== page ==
In an op-ed for NJ.com, Director of the Monmouth University Polling Institute Patrick Murray admitted that he “blew it,” inaccurately projecting Gov. Phil Murphy would win re-election by a large margin when the result was in reality far closer.
“I owe an apology to Jack Ciattarelli’s campaign – and to Phil Murphy’s campaign for that matter – because inaccurate public polling can have an impact on fundraising and voter mobilization efforts,” Murray wrote. “But most of all I owe an apology to the voters of New Jersey for information that was at the very least misleading.”
The final Monmouth poll of the race, released last Wednesday, found Murphy with an 11-point lead over Republican nominee Jack Ciattarelli. Two earlier polls from September and August gave Murphy 13- and 16-point leads, respectively.
“Monmouth’s conservative estimate in this year’s New Jersey race was an 8-point win for Murphy, which is still far from the final margin,” Murray wrote. “More than one astute observer of polls has pointed out that the incumbent was consistently polling at either 50% or 51% against a largely unknown challenger. That metric in itself should have been an indication of Murphy’s underlying weakness as an incumbent.”
Murray’s op-ed went on to question the usefulness of political polling when the potential for error is so high.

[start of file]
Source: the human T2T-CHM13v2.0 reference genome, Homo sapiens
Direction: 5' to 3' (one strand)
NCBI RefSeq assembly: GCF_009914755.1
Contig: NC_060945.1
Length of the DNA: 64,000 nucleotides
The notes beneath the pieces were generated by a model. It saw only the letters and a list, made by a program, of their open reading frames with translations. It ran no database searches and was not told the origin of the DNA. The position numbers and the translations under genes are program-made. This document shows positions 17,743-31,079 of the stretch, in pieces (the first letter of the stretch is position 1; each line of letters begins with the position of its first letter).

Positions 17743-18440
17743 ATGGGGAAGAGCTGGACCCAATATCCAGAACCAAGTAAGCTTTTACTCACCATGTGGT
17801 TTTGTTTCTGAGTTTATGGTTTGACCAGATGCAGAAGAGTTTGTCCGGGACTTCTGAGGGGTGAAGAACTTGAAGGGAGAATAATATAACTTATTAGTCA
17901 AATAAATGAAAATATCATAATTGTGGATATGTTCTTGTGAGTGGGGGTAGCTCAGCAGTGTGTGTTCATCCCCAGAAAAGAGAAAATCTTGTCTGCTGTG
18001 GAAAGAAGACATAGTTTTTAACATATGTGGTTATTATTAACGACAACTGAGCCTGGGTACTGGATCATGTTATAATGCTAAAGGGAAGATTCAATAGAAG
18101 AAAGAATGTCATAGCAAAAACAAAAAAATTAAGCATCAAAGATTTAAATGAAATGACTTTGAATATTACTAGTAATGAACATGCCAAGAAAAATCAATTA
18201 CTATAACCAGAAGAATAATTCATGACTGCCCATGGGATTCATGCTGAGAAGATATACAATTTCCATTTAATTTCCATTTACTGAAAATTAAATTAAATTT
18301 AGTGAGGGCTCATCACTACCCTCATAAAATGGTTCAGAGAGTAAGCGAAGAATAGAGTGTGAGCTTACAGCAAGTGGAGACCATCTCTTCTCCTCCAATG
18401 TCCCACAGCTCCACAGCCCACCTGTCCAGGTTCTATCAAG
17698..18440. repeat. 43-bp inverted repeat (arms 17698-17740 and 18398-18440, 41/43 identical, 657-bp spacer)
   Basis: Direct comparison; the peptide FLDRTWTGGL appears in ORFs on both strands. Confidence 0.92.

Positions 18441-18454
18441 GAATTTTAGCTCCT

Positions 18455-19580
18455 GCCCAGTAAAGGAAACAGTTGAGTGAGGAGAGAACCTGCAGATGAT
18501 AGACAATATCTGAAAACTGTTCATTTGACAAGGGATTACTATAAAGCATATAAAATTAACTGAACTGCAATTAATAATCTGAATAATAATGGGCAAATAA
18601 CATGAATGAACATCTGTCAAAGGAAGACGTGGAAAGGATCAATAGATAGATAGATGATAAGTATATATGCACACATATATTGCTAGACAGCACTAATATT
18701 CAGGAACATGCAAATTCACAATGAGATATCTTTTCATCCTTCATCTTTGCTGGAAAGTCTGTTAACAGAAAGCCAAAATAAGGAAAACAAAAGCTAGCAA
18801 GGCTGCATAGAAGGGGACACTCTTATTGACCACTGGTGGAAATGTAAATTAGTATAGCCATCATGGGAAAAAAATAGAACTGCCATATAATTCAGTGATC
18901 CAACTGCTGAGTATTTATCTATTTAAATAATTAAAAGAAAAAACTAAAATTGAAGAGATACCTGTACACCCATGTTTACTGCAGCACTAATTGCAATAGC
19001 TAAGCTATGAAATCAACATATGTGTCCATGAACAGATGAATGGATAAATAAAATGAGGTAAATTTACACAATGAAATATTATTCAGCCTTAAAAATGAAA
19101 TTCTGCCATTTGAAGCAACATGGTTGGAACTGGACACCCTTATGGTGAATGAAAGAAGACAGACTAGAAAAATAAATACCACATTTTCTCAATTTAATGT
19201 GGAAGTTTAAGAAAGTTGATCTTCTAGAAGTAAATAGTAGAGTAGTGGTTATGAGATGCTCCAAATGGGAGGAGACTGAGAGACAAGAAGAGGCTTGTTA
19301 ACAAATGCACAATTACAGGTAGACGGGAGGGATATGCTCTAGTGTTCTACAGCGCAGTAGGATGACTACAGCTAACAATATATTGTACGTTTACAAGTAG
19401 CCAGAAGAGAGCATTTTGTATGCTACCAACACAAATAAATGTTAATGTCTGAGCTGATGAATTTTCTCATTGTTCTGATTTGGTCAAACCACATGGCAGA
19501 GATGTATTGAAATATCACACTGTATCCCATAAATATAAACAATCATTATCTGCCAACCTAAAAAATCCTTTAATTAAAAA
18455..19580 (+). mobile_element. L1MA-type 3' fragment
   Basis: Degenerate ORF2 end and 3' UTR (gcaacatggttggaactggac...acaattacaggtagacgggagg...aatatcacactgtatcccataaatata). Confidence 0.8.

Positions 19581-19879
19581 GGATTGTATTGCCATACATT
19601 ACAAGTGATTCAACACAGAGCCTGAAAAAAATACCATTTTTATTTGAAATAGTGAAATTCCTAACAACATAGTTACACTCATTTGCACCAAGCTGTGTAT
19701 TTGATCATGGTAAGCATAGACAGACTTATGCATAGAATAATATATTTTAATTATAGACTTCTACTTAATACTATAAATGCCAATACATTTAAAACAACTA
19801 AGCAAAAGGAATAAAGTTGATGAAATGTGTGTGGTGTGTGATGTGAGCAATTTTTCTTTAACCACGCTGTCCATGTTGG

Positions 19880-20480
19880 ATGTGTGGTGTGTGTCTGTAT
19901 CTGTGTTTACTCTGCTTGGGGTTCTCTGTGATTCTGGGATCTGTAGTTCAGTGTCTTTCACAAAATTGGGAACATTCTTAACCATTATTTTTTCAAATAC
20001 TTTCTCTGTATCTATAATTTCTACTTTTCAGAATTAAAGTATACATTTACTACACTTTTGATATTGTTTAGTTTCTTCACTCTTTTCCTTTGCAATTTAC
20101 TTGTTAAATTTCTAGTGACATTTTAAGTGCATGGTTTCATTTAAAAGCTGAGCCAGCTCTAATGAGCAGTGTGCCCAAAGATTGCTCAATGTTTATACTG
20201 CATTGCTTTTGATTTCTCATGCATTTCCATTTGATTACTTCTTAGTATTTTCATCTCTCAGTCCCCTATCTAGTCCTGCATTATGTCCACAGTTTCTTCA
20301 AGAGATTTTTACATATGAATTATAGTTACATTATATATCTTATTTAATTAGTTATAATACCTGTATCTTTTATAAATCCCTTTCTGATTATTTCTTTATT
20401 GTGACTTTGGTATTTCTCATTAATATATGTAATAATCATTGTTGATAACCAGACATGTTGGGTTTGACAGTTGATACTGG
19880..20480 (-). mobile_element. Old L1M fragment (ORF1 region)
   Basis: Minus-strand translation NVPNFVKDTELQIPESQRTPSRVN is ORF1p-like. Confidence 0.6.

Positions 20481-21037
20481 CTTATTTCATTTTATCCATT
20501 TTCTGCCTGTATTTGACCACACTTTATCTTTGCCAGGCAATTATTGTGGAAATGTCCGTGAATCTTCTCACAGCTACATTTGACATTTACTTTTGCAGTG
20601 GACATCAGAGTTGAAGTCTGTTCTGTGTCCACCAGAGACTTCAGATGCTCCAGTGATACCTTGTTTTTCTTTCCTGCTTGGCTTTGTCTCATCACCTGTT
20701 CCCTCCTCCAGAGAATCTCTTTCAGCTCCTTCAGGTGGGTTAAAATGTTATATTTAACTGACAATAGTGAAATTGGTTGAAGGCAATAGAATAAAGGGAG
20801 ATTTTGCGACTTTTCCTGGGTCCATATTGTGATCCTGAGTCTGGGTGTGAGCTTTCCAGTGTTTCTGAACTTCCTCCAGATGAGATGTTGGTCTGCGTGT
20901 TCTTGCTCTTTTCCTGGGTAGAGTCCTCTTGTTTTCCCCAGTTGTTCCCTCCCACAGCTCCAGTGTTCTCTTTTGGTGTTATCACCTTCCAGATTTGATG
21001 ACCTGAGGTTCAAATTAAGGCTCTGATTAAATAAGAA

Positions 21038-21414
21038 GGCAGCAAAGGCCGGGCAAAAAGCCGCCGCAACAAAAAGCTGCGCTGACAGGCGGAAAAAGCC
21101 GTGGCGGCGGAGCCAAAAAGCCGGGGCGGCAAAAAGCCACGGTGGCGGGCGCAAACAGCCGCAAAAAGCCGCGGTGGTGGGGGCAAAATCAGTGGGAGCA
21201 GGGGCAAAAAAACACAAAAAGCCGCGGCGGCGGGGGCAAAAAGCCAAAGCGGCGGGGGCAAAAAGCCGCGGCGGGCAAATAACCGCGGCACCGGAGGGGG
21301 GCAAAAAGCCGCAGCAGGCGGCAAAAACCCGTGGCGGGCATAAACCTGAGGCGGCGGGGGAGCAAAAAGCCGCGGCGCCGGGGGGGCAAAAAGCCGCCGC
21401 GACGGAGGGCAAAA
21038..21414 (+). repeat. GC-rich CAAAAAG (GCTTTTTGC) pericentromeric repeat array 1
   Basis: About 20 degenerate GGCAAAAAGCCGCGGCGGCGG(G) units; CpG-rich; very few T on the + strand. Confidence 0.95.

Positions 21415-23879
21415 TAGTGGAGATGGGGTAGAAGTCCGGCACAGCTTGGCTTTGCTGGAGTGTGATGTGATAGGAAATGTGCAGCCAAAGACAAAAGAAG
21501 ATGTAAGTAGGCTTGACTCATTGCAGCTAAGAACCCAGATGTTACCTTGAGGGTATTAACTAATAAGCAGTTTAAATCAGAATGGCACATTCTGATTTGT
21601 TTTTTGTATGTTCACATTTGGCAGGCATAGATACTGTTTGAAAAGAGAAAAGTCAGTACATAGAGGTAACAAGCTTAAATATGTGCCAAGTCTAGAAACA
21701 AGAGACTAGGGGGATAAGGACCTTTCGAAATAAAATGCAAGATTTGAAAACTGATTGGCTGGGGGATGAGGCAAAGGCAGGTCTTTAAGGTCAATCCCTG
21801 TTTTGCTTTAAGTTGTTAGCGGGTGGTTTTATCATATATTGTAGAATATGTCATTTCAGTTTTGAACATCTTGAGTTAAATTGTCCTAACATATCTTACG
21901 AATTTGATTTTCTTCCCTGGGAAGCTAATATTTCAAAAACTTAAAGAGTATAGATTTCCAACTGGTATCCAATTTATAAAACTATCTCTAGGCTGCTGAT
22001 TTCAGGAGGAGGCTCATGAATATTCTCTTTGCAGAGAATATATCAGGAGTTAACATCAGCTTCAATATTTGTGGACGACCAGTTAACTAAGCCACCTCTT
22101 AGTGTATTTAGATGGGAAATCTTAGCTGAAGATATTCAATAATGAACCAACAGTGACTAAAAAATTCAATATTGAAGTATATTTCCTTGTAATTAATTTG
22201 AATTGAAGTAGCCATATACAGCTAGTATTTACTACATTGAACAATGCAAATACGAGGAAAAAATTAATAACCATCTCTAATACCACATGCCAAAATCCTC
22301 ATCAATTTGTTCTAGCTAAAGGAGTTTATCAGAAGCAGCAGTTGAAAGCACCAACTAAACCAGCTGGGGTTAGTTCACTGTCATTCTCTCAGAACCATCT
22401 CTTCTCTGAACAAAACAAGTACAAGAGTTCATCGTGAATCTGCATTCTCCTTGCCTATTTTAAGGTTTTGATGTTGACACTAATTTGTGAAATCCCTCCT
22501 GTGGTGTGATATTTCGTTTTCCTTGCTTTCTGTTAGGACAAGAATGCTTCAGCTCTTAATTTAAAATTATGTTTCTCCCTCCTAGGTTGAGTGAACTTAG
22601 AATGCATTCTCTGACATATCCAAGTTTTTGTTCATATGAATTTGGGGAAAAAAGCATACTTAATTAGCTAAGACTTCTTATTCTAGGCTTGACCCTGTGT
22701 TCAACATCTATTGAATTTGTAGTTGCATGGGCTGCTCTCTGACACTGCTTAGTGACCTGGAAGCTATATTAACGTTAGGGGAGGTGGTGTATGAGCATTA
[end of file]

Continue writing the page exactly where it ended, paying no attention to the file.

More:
“If we cannot be certain that these polling misses are anomalies then we have a responsibility to consider whether releasing horse race numbers in close proximity to an election is making a positive or negative contribution to the political discourse,” he wrote.
“Most public pollsters are committed to making sure our profession counters rather than deepening the pervasive cynicism in our society,” Murray continued. “If election polling only serves to feed that cynicism, then it may be time to rethink the value of issuing horse race poll numbers as the electorate prepares to vote.”
But Monmouth was far from the only pollster that overestimated Murphy’s margin. Three other polls released in the final week before the election gave Murphy leads of eight, eight, and nine points – still off from the two or three point margin it seems Murphy will ultimately get.
Closer to the mark was a Republican internal poll that gave Murphy a three point lead, and a poll from Democratic pollster Schoen Cooperman which found that Murphy’s lead could be as small as two points in certain circumstances.
Murray also noted that “pundits and the media are hardwired to obsess on margins” – perhaps a practice for the media to outgrow, particularly in an era when polls often miss their mark.